Jammz has put in his ten thousand hours. An emcee since his preteens, live slots at the Old Blue Last, merch collaborations with O.G grime blog Once Upon A Grime and the release of his 2010 EP I Am Grime were his early breaks in the scene. However, things really took flight in 2015. Jammz, alongside AJ Tracey, Big Zuu, Novelist and more, were part of grime’s radio boom. Fuelled by camaraderie and the will to be heard, they found their voices across the many internet radio stations. Grime had a mainstream glamour at the time; they provided the underground grit.
Scene forebears began to take note. Logan Sama tapped the group for FabricLive, SBTV and Boiler Room appearances, while Jammz was earmarked as an artist to watch by The Guardian. Since then, he’s never really strayed from grime. Where some of his peers have moved away from the genre, Jammz has fine-tuned his craft through new flow patterns, global relationships and a self-sustaining approach to his career. It’s allowed him to take grime into new spaces.
‘Poet In Da Corner’ — made alongside multi-disciplinary artist Debris Steveson – brought grime into the theatre. Initially tasked with reworking songs from Boy In Da Corner, a change in director meant that he took on a greater role in the production. Eventually, he went from assisting on the character of SS Vyper, to becoming SS Vyper, the best friend of Stevenson’s character in the play. A grime-influenced theatre production is the type of work that calls people to think about grime beyond radio, raves and records. It asks the audience to consider the genre as a vehicle to express a range of emotions. And this type of expression is where Pink Lemonade – Jammz’s debut album – excels.
The opening track, ‘The Flavour,’ drops us in the mind’s eye. Set against a drone that sounds like an ensemble of church bells hit in unison with timpani mallets, Jammz lays down his personal manifesto. An individualist mindset no matter the material conditions, no faking and plenty of ambition. It’s interspersed with the emotion of his journey so far, a ronin’s story of life from then to the present moment.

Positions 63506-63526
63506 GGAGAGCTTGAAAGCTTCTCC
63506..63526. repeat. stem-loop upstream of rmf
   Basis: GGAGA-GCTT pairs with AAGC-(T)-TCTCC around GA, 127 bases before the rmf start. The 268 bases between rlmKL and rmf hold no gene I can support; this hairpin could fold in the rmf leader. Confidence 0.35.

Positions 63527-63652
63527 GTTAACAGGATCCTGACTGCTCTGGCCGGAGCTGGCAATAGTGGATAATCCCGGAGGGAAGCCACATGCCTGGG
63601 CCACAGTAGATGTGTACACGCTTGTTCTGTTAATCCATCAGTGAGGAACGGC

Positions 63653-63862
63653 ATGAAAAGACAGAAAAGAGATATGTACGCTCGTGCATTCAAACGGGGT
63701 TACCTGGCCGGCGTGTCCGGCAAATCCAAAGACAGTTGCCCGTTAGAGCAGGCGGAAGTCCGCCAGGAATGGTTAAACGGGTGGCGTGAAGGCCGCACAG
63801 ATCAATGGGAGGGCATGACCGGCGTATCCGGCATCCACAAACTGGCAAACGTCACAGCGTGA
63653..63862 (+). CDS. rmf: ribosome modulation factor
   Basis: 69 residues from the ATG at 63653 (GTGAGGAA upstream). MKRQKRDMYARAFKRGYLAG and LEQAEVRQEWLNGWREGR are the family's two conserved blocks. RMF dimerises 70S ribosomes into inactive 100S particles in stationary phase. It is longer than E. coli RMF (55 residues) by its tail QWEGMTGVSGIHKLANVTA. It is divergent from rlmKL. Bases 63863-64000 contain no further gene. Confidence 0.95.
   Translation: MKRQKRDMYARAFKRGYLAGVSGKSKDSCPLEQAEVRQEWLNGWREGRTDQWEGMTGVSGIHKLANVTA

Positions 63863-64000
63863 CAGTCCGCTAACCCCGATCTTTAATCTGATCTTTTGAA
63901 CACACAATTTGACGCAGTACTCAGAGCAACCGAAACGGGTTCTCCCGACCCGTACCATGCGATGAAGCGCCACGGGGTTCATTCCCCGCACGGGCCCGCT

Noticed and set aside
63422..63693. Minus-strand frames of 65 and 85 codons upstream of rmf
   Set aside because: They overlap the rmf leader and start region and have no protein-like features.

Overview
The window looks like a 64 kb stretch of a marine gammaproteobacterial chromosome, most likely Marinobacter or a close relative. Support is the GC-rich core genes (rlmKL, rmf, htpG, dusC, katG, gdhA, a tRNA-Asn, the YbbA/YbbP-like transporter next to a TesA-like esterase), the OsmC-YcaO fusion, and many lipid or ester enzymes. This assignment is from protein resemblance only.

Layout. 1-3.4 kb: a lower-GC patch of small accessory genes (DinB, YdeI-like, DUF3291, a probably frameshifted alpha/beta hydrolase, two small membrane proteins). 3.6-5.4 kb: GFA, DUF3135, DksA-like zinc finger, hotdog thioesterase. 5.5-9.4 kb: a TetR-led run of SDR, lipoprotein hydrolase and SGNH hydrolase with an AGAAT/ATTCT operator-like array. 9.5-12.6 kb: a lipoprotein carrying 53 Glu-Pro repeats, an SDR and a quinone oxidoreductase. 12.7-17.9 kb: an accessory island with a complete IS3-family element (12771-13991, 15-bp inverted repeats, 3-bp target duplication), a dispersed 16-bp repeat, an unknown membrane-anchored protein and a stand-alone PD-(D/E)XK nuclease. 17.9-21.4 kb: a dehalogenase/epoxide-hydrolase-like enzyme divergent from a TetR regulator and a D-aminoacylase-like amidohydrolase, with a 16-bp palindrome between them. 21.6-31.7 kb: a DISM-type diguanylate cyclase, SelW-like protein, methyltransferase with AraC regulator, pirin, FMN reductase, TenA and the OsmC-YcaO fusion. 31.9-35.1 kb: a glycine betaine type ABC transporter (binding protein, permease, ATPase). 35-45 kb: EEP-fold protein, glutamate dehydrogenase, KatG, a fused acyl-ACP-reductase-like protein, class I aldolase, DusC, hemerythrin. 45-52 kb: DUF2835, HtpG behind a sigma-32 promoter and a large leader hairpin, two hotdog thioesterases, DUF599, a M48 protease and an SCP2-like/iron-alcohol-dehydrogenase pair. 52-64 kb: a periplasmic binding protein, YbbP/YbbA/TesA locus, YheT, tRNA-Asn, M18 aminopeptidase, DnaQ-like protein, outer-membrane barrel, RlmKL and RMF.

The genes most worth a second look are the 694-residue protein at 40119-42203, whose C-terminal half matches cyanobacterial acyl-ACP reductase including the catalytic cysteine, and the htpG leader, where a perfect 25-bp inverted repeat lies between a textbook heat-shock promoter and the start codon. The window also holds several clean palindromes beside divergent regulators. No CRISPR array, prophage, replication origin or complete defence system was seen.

‘Fi Real’ and ‘Raiden & Tyrone’ provide the album with a lightning flash. The former track sees Jammz tap into his Caribbean background, delivering a concentration of flows that, together with the beat, produce the raise of a gun finger and a moving of the body. The latter sees him link up with old radio mate Mez and the two attack the mic at full tilt over sharp-edged basslines. No hooks, straight fire.
Other than the assertion of Jammz’s cultural background through patois lyrics, there isn’t much in the way of subject matter across these two tracks. It’s simply a different energy. As much as grime is about bringing environments to life, it’s also about having a good time. Sometimes that means spitting a full clip of lyrics with style and finesse. ‘Fi Real’ and ‘Raiden & Tyrone’ transmit that energy back to the earphones, causing a sharp excitement when they land.
The cavernous low-end of ‘Rebellious’ sees Jammz trace his own history, contextualising his lived experience through his family background, his art, historical plight, and the pressures of inner-city living. It’s a call to action but also an act of defiance. His character will stand firm no matter what systemic challenge is placed before him. ‘Forgive Me’, produced by grime stalwart J Beatz, drops a sugar-sweet lead riff into a set of gritty rhythms. On the mic, Jammz writes an open letter. He muses on the effects of teenage misgivings and details the struggle of paranoia, tying up the anecdotes with the life lessons he’s learnt since then.
Across the thirteen tracks on Pink Lemonade, Jammz expresses a range of feelings. He brings the world around him to life, contextualising his hopes, fears, stressors, moments of joy and talents to deliver a well-balanced debut album. Ultimately, we’re given more of the things we know he’s great at and insights into his personality not heard on previous tunes. Grime artists aren’t static, and Pink Lemonade shows that in abundance.
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